Looking for something that hardens and melts at a similar temperature point as chocolate
I'm looking to create a dish that resembles many different types of bones made from different molds. I'm already planning on using white chocolate for fish bones with a black olive center and was curious as to what other people would use to create a dish that resembles a bone but isn't white chocolate.
I've thought of draping soft raclette over one of the molds and then filling it with mashed potatoes and quince paste.
Does it have to have similar melting point as chocolate? If not, I would just use daikon to make your "bones".
You can get daikon at just about any Asian market.
Staying with chocolate for a minute, use very fresh store-bought fudge (either dark for the filling or white for the "bone"). Because of a grave moral error in the modern commercial recipe*, it's usually soft enough to push around like modeling clay, as I did making a pie-crust recently. Another possibility for a white substance is divinity (or infinity, as my youngest daughter called it when she was little), although it may not be as malleable as soft fudge.
*I love fudge that's grainy and very firm, not smooth and soft.
It looks like you're open to savory ideas. Polenta would firm up in a large bone mold, like a femur. What are your molds made of? Plastic like candy molds, or ceramic, or something else? Lightly oiling or buttering plastic molds will help with unmolding.
Mozzarella cheese melts and refirms on cooling. You might try that.
How scientifically precise are you aiming for? At Halloween there were lots of suggestions for witches' fingers made out of cookie dough or cheese straw dough. You could fashion an entire skeleton hand and bake it over a tin foil ball to give it dimension.
Is this an entire meal you're working on? I'd love to hear more about the project. Sounds intriguing.
I'm making my molds out of silicone - I've got a few diferent fish spines which I'll be using the white chocolate for since it's the most delicate. Then I was thinking of doing something with cheese for larger bones - perhaps duck bones and then working my way up to possibly faux marrow bones.
I'm in the process of creating a menu for a dinner I'm doing next weekend. With the end of the year here I'm going to do a ten course tasting menu based off of my top ten songs of 2009. This dish is based off of Neko Case's "I'm An Animal". I thought it would be pretty tongue in cheek to serve my guests a plate of bones.
I like the idea of using mozzarella cheese. Or a dough of some sort. I really want the appearance of something hard and inedible and yet surprise you in your mouth. I'll be painting the bones with strong coffee and tea to get them to look real too.
What an ambitious project! I'm probably not alone in wanting to hear about all 10 songs and courses. I didn't realize you wanted to stick with animal bones. For the marrow bones, I wonder if you could make them with a savory tuille and fill them with duxelles. And this is all happening in a week? Hope it turns out fabulously.
An obvious possibility is using gelatin or agar agar made with milk or coconut milk to make opaque white bones. For savoriness, you could infuse the milk with flavors beforehand. I have a squash lasagna recipe that infuses milk with garlic & rosemary before making the bechamel sauce, and it's a great effect. If you do it in three stages, you could fill them with something (fill 3/4 full, let set, hollow out channel, add 'marrow', let set, cover with remaining 'bone').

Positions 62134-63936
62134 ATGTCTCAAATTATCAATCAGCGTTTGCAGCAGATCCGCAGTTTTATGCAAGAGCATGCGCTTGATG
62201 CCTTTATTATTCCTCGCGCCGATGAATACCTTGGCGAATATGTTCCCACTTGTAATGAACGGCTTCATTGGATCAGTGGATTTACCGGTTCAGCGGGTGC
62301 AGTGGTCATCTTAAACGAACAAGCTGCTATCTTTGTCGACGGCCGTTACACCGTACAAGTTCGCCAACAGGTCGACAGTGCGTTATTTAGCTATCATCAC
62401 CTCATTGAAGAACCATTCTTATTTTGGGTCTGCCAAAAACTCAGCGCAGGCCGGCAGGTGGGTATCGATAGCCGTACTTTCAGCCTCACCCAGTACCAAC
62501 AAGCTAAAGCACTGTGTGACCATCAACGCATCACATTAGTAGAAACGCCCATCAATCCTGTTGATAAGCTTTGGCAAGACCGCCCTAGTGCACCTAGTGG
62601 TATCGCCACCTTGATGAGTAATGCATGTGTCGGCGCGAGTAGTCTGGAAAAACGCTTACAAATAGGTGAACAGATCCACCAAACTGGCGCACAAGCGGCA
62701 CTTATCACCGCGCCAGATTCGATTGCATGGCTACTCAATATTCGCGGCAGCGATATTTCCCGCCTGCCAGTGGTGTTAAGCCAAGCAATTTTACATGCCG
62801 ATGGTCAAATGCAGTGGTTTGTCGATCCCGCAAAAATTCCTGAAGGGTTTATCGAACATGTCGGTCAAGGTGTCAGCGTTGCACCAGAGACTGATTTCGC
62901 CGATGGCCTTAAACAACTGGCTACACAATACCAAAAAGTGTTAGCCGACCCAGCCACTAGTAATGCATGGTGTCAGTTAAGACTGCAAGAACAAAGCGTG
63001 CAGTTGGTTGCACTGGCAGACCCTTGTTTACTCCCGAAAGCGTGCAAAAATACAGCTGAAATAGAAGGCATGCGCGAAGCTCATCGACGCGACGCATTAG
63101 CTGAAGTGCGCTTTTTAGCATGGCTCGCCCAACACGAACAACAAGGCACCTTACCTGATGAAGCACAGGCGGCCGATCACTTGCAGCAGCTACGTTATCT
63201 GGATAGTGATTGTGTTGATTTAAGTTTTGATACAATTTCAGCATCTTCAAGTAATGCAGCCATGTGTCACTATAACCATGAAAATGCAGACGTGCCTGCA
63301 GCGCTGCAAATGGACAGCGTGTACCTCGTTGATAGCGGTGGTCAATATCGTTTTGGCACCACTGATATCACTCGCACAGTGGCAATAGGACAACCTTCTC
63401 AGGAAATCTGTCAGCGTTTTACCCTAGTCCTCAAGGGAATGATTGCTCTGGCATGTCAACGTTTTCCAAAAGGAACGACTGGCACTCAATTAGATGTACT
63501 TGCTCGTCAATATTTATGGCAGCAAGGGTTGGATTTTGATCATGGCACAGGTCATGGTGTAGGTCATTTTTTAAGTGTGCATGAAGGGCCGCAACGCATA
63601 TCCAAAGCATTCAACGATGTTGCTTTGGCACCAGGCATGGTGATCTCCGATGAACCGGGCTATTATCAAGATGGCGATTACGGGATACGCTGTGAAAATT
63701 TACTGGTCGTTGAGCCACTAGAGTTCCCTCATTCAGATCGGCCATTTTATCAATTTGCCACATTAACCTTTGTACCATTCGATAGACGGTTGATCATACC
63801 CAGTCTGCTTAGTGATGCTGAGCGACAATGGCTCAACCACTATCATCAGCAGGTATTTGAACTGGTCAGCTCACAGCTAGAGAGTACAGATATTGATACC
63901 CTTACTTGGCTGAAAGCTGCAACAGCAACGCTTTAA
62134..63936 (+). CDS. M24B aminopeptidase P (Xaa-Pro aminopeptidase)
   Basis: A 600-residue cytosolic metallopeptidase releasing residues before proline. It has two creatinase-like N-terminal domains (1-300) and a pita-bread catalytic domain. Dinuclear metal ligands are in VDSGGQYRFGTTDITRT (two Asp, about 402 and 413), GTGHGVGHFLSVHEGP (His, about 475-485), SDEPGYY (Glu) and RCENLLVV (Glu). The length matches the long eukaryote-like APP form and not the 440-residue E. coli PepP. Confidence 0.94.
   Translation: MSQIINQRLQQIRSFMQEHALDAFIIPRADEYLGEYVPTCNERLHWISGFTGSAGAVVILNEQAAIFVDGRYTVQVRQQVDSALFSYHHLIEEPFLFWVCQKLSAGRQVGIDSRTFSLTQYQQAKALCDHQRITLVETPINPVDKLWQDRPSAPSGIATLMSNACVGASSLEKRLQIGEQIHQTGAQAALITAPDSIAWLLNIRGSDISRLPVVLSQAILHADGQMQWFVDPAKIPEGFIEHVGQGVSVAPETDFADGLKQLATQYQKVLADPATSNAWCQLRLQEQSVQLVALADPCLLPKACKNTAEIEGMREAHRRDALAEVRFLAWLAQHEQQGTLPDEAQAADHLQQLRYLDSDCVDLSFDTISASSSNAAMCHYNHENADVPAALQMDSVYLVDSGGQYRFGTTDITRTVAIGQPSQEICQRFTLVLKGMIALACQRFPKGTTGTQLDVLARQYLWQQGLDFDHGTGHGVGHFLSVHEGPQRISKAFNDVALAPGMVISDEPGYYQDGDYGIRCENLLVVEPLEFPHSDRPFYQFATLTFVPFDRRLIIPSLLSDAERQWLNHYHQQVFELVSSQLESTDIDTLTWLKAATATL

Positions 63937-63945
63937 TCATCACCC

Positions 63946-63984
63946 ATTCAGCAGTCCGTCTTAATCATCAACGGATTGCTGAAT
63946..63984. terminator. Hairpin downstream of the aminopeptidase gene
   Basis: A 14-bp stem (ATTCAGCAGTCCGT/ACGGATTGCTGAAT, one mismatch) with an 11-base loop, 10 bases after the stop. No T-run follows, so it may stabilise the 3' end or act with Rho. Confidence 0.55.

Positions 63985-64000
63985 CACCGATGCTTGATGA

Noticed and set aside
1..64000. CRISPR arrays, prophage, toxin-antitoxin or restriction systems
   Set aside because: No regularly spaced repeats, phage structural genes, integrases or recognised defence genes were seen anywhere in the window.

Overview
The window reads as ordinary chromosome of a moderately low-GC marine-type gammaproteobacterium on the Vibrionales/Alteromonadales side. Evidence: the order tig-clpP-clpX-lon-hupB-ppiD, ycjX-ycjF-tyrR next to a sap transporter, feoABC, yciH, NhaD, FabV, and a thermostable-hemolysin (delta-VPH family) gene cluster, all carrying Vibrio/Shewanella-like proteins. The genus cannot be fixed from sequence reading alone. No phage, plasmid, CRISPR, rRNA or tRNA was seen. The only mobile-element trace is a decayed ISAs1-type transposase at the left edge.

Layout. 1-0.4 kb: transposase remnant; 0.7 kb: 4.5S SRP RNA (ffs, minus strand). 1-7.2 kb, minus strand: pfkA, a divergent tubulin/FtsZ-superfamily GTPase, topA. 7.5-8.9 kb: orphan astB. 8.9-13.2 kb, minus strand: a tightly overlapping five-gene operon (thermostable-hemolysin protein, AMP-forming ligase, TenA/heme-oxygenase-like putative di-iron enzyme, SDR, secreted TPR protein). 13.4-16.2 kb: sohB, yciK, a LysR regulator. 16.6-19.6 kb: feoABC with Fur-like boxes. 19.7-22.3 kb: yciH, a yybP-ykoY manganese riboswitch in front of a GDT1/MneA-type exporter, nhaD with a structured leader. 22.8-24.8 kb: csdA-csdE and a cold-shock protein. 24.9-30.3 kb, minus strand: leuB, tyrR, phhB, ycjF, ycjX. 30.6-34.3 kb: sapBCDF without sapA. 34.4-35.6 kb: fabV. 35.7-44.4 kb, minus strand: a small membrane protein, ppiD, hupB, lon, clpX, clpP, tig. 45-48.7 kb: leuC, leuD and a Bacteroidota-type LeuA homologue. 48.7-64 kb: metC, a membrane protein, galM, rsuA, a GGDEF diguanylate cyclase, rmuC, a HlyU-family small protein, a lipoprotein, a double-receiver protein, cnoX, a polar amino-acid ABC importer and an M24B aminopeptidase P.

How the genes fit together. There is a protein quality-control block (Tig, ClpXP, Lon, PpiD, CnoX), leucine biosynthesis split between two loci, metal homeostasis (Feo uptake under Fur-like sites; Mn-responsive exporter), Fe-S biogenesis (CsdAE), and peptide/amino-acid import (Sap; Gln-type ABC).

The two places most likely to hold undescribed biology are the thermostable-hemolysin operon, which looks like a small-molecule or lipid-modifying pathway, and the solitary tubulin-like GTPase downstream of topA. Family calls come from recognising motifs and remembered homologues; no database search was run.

Marzipan would be another sweet choice. Good luck!
Depending on the temperature range you need, you could use gelatin or agar as Karen has already mentioned, or methocel or isomalt. Unfortunately, none of them harden/soften in the same temperature range as chocolate.
Gelatin has a soft texture though you can form it into brittle sheets if you dry it out; not sure how well you can form into a hollow mold without breaking it. Gelatin also melts under temperature and also rehydrates in the presence of liquid (ergo your coffee painting won't work too well), but you can temperature-stabilize the gelatin with transglutaminase.
Agar will also melt at high temperatures (e.g. close to boiling) but agar forms can be heated more than gelatin can. Higher agar concentrations will give you a product texture similar to yokan (Japanese confection), which can be odd in terms of mouth feel if you're not used to it.
Methocel can actually be formed but the problem is that it will only hold those forms when they're hot (>50ºC). FoodPlayerLinda's "Playing with Fire and Water" blogsite has a methocel primer to get you started (you just have to locate the methocel).
If a brittle texture is an absolute requirement, you could always try isomalt; edible, can be shaped, can be colored. It's still got an underlying sweetness but isn't sickly sweet.
The Agar Agar is a great idea - I hadn't thought of that. I'll have to try it. And I didn't even think of using methocel. That could be quite interesting. Especially if I were able to create a plate of bones in which some melted, some softened and some stayed hard - so that after a few minutes the plate would actually become and entirely different dish in structure. I'm definitley going to have to play around with this for my next meal. Unfortunately - it didn't turn out this time around. My mold making skills weren't up to par - and I miss-judged the type of silicone I was going to need to set it properly - so I changed the dish entirely.
I said I would post photos and I did - on my blog. The 'Bones" idea was originally for the I'm an Animal by Neko Case dish - which is now a quail and tempura dish.
I will certainly be trying the agar-agar and methocel approach soon though. Great ideas and feedback!
Here's the blog link: